Even for an economist, Larry Mishel is famously grumpy. “I’m a glass-half-empty guy,” he told me. He is the president of the Economic Policy Institute, a progressive think tank devoted to analyzing and improving the economic lives of poor, working, and middle-class Americans. Which is to say, in his hundreds of academic papers, blog posts, interviews, “I haven’t written anything about the U.S. economy this positive in many years. Probably since the late nineties. That was the last time there was really good, across-the-board income and wage growth.” Until today. At 11:03 this morning, shortly after the Census Bureau released its annual report on household income in the U.S., he tweeted, “I can’t remember feeling such glee on seeing a new economics data report.” He then spent forty-three minutes reading more details of the data and tweeted, at 11:46 A.M., “I’m especially thrilled at the fast growth at the bottom. WOW,” and linked to a chart showing that the poorest ten per cent of Americans had experienced the most growth, seeing their cumulative earnings rise by 7.9 per cent in 2015. Nearly one million fewer Americans were reported as living under the poverty threshold. There was a steady flow of happy tweets throughout the day, filled with words Mishel isn’t used to typing, like “superb” and “great.”
Economists will be unpacking today’s Census report for days and will likely be discussing it in decades. It is a marvel. Americans at nearly every income level, in nearly every part of the country, saw their incomes rise an average of 5.2 per cent, to a median of $56,500—a huge nationwide increase for a one-year period and the first time since 2007 that average household income rose at all. Often, in reports such as these, one group’s gains can appear to have come at the cost of others. But that is not the case this time. The rich got richer; the poor got richer faster; and the middle did quite well, too. The Census tracks Non-Hispanic White, Black, and Hispanic households, all of which made considerably more in 2015 than in 2014, with Hispanic families seeing the greatest increase. Young people and older people, women and men, immigrants and native-born all saw their incomes rise in something like lockstep.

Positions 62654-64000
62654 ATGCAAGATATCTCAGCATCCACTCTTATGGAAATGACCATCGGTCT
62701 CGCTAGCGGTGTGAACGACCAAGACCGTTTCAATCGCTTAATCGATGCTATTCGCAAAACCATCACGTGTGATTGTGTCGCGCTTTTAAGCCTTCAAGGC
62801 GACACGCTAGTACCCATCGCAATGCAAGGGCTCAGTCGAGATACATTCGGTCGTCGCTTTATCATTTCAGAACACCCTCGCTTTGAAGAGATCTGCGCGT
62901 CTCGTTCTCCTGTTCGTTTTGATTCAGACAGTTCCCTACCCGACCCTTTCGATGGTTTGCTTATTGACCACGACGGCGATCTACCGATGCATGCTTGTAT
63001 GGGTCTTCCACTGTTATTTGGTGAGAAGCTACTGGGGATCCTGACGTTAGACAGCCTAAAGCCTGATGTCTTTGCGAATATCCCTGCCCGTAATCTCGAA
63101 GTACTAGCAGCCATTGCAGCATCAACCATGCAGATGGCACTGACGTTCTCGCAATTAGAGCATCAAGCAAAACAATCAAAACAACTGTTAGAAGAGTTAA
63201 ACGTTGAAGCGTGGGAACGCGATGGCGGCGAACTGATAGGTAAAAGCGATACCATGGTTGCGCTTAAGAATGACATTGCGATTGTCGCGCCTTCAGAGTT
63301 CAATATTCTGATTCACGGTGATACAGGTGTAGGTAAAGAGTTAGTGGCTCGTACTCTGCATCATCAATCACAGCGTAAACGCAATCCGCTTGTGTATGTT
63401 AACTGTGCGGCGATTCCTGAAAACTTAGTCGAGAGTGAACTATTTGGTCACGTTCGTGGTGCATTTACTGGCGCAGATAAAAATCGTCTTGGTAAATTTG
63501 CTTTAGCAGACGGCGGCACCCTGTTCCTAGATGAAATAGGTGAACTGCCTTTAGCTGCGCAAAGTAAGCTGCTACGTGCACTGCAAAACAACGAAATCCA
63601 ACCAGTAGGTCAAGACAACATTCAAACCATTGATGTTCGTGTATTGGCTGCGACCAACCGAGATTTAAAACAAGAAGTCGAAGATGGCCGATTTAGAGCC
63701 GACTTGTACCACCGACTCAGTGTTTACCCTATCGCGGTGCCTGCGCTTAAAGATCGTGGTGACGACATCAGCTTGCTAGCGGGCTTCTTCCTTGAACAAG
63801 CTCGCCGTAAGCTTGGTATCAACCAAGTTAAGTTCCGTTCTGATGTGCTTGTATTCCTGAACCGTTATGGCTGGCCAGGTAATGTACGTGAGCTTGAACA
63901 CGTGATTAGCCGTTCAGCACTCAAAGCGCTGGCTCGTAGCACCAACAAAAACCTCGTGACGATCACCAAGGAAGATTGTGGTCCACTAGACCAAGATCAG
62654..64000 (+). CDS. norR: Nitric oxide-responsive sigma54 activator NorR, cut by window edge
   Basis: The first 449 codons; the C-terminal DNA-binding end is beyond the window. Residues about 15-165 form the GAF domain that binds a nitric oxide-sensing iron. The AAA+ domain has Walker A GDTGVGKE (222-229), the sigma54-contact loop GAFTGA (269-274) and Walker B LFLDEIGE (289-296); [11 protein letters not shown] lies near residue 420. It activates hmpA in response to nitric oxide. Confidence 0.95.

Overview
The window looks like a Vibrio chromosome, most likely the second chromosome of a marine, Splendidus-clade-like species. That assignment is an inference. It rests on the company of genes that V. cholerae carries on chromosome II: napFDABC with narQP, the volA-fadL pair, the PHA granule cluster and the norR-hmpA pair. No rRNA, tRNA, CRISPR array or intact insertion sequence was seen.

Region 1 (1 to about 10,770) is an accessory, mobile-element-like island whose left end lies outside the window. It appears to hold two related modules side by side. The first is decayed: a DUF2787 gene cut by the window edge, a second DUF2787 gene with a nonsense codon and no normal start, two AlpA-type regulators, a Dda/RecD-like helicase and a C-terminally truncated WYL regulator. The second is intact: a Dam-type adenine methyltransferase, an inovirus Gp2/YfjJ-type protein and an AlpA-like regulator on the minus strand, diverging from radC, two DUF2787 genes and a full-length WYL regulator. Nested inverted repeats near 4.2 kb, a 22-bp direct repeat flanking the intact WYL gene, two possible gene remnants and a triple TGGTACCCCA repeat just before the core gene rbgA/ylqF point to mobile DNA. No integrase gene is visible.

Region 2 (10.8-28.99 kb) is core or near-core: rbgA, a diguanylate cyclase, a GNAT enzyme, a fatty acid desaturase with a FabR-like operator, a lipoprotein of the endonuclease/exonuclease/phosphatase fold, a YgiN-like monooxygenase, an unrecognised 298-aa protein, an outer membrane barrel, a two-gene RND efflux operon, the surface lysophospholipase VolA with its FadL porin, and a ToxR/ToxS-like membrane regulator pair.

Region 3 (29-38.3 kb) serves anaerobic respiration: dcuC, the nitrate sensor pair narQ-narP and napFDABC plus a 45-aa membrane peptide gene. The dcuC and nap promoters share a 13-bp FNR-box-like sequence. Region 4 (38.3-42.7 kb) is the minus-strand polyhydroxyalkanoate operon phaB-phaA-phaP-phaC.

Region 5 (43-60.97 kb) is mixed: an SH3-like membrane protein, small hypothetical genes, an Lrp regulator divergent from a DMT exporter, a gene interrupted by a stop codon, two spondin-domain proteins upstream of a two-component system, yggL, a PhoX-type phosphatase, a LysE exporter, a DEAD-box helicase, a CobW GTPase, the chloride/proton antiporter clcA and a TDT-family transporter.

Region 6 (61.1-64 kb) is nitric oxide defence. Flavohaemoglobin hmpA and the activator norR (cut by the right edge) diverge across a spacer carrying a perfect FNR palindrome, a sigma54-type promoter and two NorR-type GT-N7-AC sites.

The number of people gaining new jobs has been rising, and the unemployment rate has been falling—slowly, steadily, and unspectacularly—since 2010. Yet average household income has stayed stubbornly flat or has fallen every year since 2008. It was a bit of a puzzle. How could more people be working, yet the average family was making less money? Dean Baker, of the Center for Economic and Policy Research, explained that, when unemployment remains at more than about six per cent, there are so many desperate people looking for work that employers are not forced to pay their workers more. They can just fire them and hire someone else for less. But, last year, unemployment fell to much less than six per cent, and employers had no choice but to pay higher wages. That’s why this reported increase was both a sudden leap upward and the result of several long-term, slow-moving trends.
Dale Jorgenson, a professor of economics at Harvard and a Nobel Prize winner, told me that the new numbers suggest that, after years of struggling to climb from the pit of the Great Recession, “we’re almost out of it.” Even if no single government move gets the credit for the huge gains in this report, it is now much harder to credibly argue that the Obama Administration has failed the American people economically, so today’s report is likely to be positive news, in a rough week, for the Clinton campaign. However, it is unlikely to convince at least some Trump supporters. Trump outpolls Clinton by double digits in rural areas. As Timothy B. Lee, of Vox, has shown, families in rural areas were one of the few demographic groups that saw their income decline between 2014 and 2015. Nearly all the gains came in cities. Looking just at major urban areas, the increase in income was a truly stunning 7.3 per cent.
The key question now is whether this is a one-time blip, a short-term correction after a particularly grim few years, or if it is a sign that the economy has made a more fundamental change. Nathaniel Hendren, an economist at Harvard, was quite surprised by this report. His work over the past few years, looking at the unequal distribution of economic opportunity in America, had prepared him to believe that we would never see such a remarkable improvement. He spent much of the day wondering if he has been too pessimistic, if, perhaps, the loss of middle-class jobs and the deepening of poverty are not “quite as bleak as I had thought.” Of course, being an economist, he says we need more data to make that judgment. Erik Hurst, an economist at the University of Chicago Booth School of Business, gently scoffed at the idea that this report means that we can forget about the deep issues of rising inequality, a shattered middle-class, and profound inequity in opportunity.
Larry Mishel said that he can easily spin this report into a glass-half-empty story. He points out that average household incomes are still less than they were in 2007, after adjusting for inflation. And, in 2007, average household income was less than what it had been in 1999. So another way of looking at the report is that household income in 2015 was almost exactly the same as it was in 1998.
Sign up for the daily newsletter.Sign up for the daily newsletter: the best of The New Yorker every day.